Adding virtual hosts on Bitnami Apache

Adding virtual hosts on Bitnami Apache

Over the weekend, I’ve spent a substantial chunk of time figuring out how to add a virtual host onto a client’s subdomain. In laymen’s terms, this means that:

  1. My client has a website hosted on a domain (which we shall call example.com, for confidentiality reasons)
  2. We want to build a web application on app.example.com, which will be entirely separate from example.com.
  3. To save on cost, we want to host app.example.com on the same server that example.com is using (i.e. create a virtual host on the web server).

This means that we have to configure our web server so that it will serve a different webroot depending on the domain it is being accessed from.

The “usual” way in Apache

If you are running a standard LAMP stack for your web server, adding a virtual host will involve the following:

  1. Adding an appropriate DNS record for the subdomain, i.e. an A record pointing to the same IP as your root domain (example.com in our case), or a CNAME record pointing to your root domain.
  2. Finding your Apache install directory, then registering the virtual host onto the appropriate file(s) or folder(s). In the standard Apache installations we find today, virtual hosts are usually found in:
    • /etc/apache2/sites-available
    • /etc/httpd/sites-available

To add a virtual host, you would navigate to either one of these folders, create a new configuration file under it, and add the virtual host:

~$ cd /etc/sites-available
~$ vim app.example.com.conf

app.example.com.conf

<VirtualHost *:80>
     DocumentRoot /var/www/app.example.com
     ServerName app.example.com
</VirtualHost>

Then, you would make a symbolic link to the newly-created file in the adjacent sites-enabled folder, and then restart Apache:

~$ ln -s /etc/apache2/sites-available/app.example.com.conf /etc/apache2/sites-enabled/app.example.com.conf
~$ service apache2 restart

Finally, you would have to put your web files into the DocumentRoot folder that was specified in the virtual host file, and your new virtual host will start working.


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The Bitnami Apache way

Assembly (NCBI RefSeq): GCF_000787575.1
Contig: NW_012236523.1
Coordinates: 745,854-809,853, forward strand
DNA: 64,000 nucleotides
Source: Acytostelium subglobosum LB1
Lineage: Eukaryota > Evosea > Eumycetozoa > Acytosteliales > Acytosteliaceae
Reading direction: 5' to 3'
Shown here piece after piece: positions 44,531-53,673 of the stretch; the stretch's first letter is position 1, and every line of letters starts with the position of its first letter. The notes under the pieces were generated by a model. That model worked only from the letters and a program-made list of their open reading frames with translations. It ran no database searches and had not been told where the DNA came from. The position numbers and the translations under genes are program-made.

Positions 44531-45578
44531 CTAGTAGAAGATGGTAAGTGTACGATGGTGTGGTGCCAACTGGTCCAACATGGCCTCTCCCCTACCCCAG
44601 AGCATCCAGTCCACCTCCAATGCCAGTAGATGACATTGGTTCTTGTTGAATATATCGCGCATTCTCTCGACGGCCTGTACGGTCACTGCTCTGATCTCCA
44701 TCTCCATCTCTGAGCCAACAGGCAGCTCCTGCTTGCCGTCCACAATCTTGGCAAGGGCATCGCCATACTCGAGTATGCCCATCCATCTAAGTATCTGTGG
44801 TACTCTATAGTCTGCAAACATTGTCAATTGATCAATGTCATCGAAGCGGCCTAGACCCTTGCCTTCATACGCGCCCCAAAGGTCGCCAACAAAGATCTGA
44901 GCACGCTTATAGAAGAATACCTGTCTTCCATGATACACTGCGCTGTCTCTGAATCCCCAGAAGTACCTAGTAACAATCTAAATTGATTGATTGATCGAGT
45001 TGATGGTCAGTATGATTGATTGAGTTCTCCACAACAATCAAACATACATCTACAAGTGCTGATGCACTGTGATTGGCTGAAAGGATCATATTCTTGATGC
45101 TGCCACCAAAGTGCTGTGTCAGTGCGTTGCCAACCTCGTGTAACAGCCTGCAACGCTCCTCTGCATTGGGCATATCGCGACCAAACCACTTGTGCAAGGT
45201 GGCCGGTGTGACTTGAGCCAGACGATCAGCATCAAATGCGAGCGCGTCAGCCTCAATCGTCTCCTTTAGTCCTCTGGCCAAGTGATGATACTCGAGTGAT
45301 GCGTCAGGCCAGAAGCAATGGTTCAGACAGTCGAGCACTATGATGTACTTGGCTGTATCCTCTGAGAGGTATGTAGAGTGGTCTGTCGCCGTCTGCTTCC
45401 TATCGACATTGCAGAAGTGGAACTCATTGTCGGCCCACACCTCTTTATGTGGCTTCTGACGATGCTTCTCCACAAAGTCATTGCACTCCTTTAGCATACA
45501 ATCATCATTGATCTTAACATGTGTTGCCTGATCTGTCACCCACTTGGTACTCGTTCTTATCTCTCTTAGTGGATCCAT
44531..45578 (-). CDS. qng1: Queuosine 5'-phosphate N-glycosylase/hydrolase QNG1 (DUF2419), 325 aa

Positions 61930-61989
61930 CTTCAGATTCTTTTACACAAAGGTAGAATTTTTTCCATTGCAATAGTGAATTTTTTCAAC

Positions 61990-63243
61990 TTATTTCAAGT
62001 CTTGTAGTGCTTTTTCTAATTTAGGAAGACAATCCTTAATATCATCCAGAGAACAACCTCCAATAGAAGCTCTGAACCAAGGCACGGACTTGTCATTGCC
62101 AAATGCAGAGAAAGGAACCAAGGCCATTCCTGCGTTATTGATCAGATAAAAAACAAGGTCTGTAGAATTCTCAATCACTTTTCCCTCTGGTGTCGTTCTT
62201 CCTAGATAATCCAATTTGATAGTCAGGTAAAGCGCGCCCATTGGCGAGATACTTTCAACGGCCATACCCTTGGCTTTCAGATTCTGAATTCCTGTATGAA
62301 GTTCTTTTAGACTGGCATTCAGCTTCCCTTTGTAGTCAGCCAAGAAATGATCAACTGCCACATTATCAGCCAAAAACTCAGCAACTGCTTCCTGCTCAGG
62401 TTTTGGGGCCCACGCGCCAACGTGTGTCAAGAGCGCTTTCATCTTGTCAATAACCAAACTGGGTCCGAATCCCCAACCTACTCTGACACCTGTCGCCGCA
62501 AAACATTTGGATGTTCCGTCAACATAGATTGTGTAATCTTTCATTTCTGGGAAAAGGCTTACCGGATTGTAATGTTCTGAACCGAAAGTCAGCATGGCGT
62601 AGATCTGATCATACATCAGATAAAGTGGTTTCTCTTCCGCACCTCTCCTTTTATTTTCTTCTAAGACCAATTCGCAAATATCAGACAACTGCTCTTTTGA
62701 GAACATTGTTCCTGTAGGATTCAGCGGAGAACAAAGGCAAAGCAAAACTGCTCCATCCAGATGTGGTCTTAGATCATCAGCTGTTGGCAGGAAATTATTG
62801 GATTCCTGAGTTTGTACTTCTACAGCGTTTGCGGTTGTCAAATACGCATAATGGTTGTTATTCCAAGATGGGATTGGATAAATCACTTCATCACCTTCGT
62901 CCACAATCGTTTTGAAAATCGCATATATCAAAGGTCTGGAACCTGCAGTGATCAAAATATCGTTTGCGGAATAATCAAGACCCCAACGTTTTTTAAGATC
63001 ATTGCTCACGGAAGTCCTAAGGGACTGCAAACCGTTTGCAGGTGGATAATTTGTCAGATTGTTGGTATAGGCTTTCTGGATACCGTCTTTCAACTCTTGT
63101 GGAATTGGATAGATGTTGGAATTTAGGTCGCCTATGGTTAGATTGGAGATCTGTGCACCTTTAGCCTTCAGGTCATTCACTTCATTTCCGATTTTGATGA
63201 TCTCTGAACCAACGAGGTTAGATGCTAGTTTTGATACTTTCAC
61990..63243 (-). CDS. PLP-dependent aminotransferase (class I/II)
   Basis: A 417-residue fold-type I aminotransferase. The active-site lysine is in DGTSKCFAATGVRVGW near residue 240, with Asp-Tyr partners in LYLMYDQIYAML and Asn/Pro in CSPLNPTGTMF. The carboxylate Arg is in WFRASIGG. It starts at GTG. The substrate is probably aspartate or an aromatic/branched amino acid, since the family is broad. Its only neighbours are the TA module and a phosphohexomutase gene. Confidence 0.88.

If your server is using Apache through Bitnami, however, adding virtual hosts becomes an entirely different ballgame on the server-side. I still don’t know the entirety of how Bitnami works, but I can tell you what worked for me:

  1. Create a new folder for your virtual host under /opt/bitnami/apps, then create another folder under it which will serve as your webroot.
~$ cd /opt/bitnami/apps
~$ mkdir app.example.com
~$ cd app.example.com
~$ mkdir htdocs
  1. Create a file called httpd-vhosts.conf under your virtual host’s folder (NOT the webroot), and point your virtual host to the web root folder that you’ve just created, as shown below. Note the additional line as compared to the vanilla Apache version, which imports a configuration file containing additional settings for the virtual host.

httpd-vhosts.conf

<VirtualHost *:80>
    DocumentRoot /var/www/app.example.com
    ServerName app.example.com
    Include /opt/bitnami/apps/app.example.com/httpd-app.conf
</VirtualHost>

httpd-app.conf

<Directory "/opt/bitnami/apps/ipa.iasg.com.sg/htdocs">
    Options -Indexes +FollowSymLinks
    AllowOverride All

    # The configurations in this file are mainly to allow Apache
    # access to our webroot, as the Bitnami apps folder is
    # restricted by default.
    <IfVersion < 2.3 >
        Order allow,deny
        Allow from all
    </IfVersion>
    <IfVersion >= 2.3>
        Require all granted
    </IfVersion>
</Directory>
  1. Find the bitnami-apps-vhosts.conf file under Bitnami’s Apache configuration folder: /opt/bitnami/apache2/conf/bitnami. Add the following line into the file, so that configurations for our newly-added virtual host will be loaded by Apache:

bitnami-apps-vhosts.conf

Include "/opt/bitnami/apps/app.example.com/httpd-vhosts.conf"
  1. Restart Apache through Bitnami using Bitnami’s ctlscript.sh script. Note that as Apache was installed as part of Bitnami, it isn’t an actual installed program on the OS, so you can’t restart it directly.
~$ /opt/bitnami/ctlscript.sh restart apache

Conclusion

If everything is set up correctly, the virtual host should begin to work, and your subdomain will accept HTTP requests. If you want your virtual host to have HTTPS support, you’ll need additional settings on your Apache configuration, as well as an additional virtual host entry for port 443.

Did I miss anything out in the steps above? Leave a comment to let me know if you spot anything!


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